However, it wasn’t actually in the cage when I simply let go of it. The bottle hit the pavement immediately in front of Mary’s front wheel and with a thump-thump she rode right over it without missing a beat. There wasn’t time to do anything else, which is probably how she heroically avoided crashing horrendously.

Of course, to all around me, it looked as though I was trying to kill my sister. I understand how my reaching down with the bottle and then just letting go of it must have seemed curiously suspicious.

Well, Mary, I thought of you when I was riding along at good speed on a country road last week and lowered my water bottle to replace it, and then just let go when it wasn’t inside the cage. I blame mental fatigue. Luckily, this time there was no one with me to put at similar risk.

Yesterday I headed out from Edina toward roads in Eden Prairie that I had ridden frequently for years and years. We’ve only been away for five and a half years, but apparently, my memories are not so sharp. I made decisions on the fly as I reached intersections that required a choice, changing my idea of where I was heading multiple times.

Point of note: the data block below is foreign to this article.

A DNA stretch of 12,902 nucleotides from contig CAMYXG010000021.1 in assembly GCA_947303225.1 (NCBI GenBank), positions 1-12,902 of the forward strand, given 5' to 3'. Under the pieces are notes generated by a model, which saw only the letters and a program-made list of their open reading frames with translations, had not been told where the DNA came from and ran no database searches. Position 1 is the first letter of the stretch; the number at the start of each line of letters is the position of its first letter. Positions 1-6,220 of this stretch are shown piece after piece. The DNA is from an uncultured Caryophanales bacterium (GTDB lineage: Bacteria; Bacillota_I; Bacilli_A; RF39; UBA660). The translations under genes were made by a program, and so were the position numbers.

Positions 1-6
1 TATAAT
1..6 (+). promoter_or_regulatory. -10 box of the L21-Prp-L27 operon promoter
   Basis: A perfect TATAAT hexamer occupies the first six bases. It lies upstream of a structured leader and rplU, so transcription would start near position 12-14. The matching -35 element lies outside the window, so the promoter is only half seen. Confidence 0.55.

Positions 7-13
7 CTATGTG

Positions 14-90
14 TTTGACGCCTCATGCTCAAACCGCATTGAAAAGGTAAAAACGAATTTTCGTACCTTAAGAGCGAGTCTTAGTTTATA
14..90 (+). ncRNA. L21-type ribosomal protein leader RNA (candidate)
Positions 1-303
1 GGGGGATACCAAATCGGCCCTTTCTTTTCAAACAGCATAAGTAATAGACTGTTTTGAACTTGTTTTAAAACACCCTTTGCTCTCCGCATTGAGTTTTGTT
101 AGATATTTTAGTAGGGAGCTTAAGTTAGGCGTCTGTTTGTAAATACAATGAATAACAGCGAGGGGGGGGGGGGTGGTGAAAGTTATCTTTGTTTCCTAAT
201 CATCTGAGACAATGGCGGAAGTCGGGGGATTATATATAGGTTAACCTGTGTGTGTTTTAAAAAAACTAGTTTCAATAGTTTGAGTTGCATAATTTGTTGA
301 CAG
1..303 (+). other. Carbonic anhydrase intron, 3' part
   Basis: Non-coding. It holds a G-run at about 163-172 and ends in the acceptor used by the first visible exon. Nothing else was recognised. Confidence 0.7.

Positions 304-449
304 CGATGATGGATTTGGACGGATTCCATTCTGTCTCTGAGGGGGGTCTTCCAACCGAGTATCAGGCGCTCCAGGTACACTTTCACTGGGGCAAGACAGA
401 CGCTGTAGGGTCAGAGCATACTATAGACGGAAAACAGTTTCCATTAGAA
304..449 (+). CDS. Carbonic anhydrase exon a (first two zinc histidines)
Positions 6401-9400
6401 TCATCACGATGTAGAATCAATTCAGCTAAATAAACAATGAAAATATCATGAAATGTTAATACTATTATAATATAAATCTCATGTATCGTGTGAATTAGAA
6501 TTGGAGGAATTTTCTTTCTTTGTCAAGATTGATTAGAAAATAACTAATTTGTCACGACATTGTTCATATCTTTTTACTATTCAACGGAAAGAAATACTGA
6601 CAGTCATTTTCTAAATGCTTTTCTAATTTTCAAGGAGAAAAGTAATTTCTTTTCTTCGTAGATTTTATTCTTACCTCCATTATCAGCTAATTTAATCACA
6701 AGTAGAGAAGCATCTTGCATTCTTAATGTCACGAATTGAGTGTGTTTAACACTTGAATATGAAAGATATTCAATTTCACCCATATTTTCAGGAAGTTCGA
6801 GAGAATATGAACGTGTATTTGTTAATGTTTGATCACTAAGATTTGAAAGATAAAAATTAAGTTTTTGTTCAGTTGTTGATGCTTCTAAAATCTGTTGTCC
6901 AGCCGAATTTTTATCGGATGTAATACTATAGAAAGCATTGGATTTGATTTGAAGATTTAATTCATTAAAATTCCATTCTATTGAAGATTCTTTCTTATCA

At one point, I got turned around and thought I was riding west, when I was actually closing a loop that brought me back toward a point from which I had just come twenty minutes earlier. Oh, well. That gave me a chance to ride directly to our old neighborhood.

I rolled down the street a ways and found someone working in their yard. I paused to chat and learned he had just moved in recently. I asked about some of the neighbors, but he only knew a few, and only by their first names. I was able to genuinely assure him it was a great place to live, based on our twenty-five year experience raising children there.

From there I rode past the EP high school and eventually completed an intentional loop to bring me back to a confident return route to Cyndie’s parents’ house, admittedly far short of enough miles to serve me as well as I’d have liked.